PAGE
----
How to become a Chess Arbiter? (Researched!)

A referee of any sport not just in chess has a mediator to provide a fair playing environment where arguments can be disclosed diplomatically.

In chess, the referee is what’s known as a chess arbiter, which has very specific qualifications for those aspiring to be one.

I have been interested in making an article about this for a while now so here it is, if you are interested in this line of work you will need specific things.

After doing the research, here is what I’ve learned:

The prerequisites of being a chess arbiter include participation in chess-related events, solid knowledge regarding laws of chess, use of a Fide accredited language, background with chess clocks, and pairing systems, where specific national and international titles also have additional seminars, examinations, and norm acquisitions.

This article is meant to be the ultimate guide concerning the requirements of being a chess arbiter. The requirements may of course change in the future and I will update the article if any relevant prerequisite has been changed.

With all of that in mind, let’s get started. 

The role of a chess arbiter and its definition

A chess arbiter is responsible for upholding proper regulations in chess tournaments where disputes regularly occur. Chess after all is a very conflicted game prone to emotional accusations that oftentimes are not grounded on very reasonable terms.

The job of a chess arbiter is to correctly indicate regulatory decisions, basically which player should be favored.

Because chess players are angry people, and you should have the proper qualification if you want to be respected. Here are the basic requirements for someone who is interested in becoming one.

Basic requirements that a chess arbiter needs to have

Take note that this only includes qualification for local and small-sized tournaments, a bigger one will require more things.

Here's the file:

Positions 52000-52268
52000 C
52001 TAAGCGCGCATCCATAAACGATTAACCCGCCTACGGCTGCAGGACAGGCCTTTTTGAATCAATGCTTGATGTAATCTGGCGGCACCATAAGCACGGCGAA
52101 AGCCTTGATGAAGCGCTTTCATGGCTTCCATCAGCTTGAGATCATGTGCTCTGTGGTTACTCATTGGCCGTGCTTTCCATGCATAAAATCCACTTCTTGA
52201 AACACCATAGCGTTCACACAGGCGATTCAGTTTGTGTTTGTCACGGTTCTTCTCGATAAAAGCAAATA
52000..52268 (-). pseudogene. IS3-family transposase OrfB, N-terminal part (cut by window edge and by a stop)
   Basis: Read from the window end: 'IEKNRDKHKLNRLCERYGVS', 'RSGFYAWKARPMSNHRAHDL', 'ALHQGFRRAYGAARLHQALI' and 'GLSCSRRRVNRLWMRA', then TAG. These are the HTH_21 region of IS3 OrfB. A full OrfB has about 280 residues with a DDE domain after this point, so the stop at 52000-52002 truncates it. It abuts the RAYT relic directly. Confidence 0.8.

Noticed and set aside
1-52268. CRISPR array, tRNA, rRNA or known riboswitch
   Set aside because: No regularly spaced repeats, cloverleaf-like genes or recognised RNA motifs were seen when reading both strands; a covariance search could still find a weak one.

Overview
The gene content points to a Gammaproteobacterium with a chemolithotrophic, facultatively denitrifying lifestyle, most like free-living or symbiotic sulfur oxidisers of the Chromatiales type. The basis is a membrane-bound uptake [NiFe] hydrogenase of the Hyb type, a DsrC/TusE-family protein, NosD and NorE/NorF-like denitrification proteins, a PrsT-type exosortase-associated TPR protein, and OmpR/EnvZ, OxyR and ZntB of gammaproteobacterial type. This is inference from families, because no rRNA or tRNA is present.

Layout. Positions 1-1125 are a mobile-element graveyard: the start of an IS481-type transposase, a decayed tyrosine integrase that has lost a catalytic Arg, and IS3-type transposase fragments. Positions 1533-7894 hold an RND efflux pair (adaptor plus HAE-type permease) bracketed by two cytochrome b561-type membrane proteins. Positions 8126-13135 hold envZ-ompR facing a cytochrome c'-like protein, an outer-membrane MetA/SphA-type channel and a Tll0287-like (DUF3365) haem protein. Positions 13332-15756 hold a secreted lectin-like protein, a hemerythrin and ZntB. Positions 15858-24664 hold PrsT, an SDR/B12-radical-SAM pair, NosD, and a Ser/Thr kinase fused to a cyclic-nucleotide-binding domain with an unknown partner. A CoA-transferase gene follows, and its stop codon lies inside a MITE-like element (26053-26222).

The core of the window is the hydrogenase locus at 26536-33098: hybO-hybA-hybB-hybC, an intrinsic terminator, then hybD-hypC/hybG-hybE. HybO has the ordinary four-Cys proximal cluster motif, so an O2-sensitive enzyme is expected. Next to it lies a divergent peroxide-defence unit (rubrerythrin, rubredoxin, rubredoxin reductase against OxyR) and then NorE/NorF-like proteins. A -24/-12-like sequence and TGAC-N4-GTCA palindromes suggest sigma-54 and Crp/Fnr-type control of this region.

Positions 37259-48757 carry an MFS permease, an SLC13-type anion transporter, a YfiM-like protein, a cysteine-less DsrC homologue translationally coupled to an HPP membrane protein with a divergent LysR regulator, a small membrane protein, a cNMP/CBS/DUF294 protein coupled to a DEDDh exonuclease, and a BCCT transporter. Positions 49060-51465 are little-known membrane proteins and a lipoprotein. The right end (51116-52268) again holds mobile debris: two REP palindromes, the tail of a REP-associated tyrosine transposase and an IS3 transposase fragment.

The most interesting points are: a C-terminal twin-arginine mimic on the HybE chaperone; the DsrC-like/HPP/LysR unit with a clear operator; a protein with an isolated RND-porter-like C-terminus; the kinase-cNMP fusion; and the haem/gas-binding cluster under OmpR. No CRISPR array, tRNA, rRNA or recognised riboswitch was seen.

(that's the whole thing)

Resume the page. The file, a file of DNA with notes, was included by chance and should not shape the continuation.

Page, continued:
Such tournaments can be described as those played by lower-rated players, high schoolers, or other non-professionals. It’s composed of the following:

a.) Initial Involvement

This pertains to any involvement relating to an arbiter’s line of work, such includes being advised by an actual arbiter or organizing little tournaments.

Most arbiters are willing to train aspirants and they’re usually very easy to find, states after all usually have three to four arbiters to be called upon on short notice.

Informal competitions like in a high school have a lower standard, making someone be readily easy to enter in one. To be a bigger arbiter you need to participate in these low-hanging fruits first.

b.) Fundamental Knowledge

You can’t regulate any chess game if you don’t even know the rules! That would be hypocritical and can’t even be fair. At these levels, it is not a necessity to know complicated chess terms, just the basics that even players are aware of.

Turns out you can’t participate in anything chess-related before knowing how pieces move.

Even just a simple castling, en passant, pawn promotion, or piece movement should be enough to get someone started. Being someone who can play helps too since these are things that naturally come with some playing experience.

c.) Arbiting background

Next would be any experience related to organizing tournaments, which yes something you can’t have when just starting.